Health News Today

Monday, November 12, 2012
But the truth is to enlighten the fact that, no matter how much you try to keep up with your health, age and lifestyle will certainly trap you into some disease or illness, even if it's a smaller one. And there's no doubt about one thing that with changing time not only the number, but also the severity of disease also increases.
This is where health news comes to our rescue. Earlier we could receive health news only through news papers and health brochures, but with the cyber revolution we have so many health news blogs, websites, and discussion boards to give us latest information on different health issues.
By keeping in touch with the latest health news we also come to know about public health concerns like blood donation camps, kidney or eye donation programs conducted by government health institutes.
There is no dearth of diseases in today's world, but there are some fatal diseases which raise a lot of concern in society, like cancer, AIDS and diabetes are some of the volatile diseases that take thousands of lives every year. These are diseases that even the people not suffering from should be concerned about.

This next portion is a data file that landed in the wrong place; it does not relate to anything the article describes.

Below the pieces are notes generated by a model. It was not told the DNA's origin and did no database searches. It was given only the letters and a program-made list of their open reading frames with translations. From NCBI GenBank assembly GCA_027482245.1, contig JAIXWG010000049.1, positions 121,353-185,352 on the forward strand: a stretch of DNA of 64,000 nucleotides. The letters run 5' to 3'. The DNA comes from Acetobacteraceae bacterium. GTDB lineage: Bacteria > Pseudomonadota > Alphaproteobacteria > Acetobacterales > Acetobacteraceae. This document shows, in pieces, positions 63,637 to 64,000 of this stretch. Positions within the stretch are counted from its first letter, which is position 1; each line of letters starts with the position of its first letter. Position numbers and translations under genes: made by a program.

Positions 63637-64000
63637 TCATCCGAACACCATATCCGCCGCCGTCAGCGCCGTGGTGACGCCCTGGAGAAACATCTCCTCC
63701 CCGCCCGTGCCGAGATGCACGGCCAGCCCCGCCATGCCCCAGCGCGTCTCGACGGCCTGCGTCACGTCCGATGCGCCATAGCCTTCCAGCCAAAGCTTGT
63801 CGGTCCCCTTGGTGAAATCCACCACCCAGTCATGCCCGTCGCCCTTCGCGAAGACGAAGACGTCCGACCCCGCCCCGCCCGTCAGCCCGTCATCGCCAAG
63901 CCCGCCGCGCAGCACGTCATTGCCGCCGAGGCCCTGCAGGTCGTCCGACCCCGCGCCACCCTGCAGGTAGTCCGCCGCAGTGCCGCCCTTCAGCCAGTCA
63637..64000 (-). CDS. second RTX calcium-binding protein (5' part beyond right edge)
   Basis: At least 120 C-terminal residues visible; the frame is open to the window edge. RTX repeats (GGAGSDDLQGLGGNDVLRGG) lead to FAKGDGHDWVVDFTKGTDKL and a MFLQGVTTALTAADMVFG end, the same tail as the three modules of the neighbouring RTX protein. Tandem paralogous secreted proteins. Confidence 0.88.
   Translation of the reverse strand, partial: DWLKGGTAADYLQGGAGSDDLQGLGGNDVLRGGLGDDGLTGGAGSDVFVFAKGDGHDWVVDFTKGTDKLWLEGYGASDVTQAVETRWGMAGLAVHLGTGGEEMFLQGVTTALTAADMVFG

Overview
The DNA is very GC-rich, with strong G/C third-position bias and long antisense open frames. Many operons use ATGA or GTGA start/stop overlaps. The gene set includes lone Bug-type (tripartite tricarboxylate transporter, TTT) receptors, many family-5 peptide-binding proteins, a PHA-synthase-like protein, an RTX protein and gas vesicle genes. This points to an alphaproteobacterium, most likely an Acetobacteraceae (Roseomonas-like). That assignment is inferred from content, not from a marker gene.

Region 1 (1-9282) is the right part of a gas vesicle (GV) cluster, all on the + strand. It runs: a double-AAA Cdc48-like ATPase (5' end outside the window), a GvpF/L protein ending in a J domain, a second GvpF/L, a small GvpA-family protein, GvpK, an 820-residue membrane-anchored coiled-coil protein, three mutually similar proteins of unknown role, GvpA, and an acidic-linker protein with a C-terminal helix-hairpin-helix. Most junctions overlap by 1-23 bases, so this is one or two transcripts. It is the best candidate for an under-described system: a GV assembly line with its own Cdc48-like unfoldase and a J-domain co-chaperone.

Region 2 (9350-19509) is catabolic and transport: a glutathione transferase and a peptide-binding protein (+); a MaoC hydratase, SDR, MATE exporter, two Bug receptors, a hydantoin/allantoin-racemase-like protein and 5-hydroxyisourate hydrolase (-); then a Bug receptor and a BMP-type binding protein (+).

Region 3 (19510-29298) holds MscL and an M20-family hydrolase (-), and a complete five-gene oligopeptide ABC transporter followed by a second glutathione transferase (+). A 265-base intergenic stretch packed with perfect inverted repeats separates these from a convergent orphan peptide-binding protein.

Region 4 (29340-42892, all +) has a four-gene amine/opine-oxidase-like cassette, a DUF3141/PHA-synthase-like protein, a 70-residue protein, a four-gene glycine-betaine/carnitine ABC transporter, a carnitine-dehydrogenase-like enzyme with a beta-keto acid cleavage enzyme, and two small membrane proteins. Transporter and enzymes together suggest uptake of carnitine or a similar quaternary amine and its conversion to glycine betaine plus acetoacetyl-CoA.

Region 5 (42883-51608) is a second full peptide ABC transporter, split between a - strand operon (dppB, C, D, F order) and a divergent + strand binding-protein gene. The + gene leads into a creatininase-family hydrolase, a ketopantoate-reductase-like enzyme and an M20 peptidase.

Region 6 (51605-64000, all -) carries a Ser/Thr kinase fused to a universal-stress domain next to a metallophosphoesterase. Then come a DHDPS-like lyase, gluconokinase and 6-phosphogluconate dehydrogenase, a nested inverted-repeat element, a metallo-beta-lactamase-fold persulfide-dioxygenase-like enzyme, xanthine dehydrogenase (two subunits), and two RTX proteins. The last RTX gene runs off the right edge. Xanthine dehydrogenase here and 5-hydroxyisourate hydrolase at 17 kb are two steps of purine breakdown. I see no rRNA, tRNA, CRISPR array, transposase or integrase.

To commemorate the significance of these diseases and to spread awareness among people we dedicate certain days to them.
Like 1st December is celebrated as World Cancer Day and 4th February is the World AIDS Day and November 4th is the World Diabetes DAY.
Children health news is also very important, as they help us to get all the facts about infant and adolescence health, because with growing age every parent has concerns about their kids or teenager's health. Change in hormones, proper growth of bones, height and weight ratio, puberty are few things every parent wants to talk about.
Even maternal health news is of equal importance because it involves both fetal and maternal health. Providing proper care to the mother and the baby, like the type of food exercise, or environment that can keep both the mother and the baby healthy is equally important.
Healthier the person better is his or her lifestyle, so why not keep in touch with the latest development in the health news and make our lives pink of health.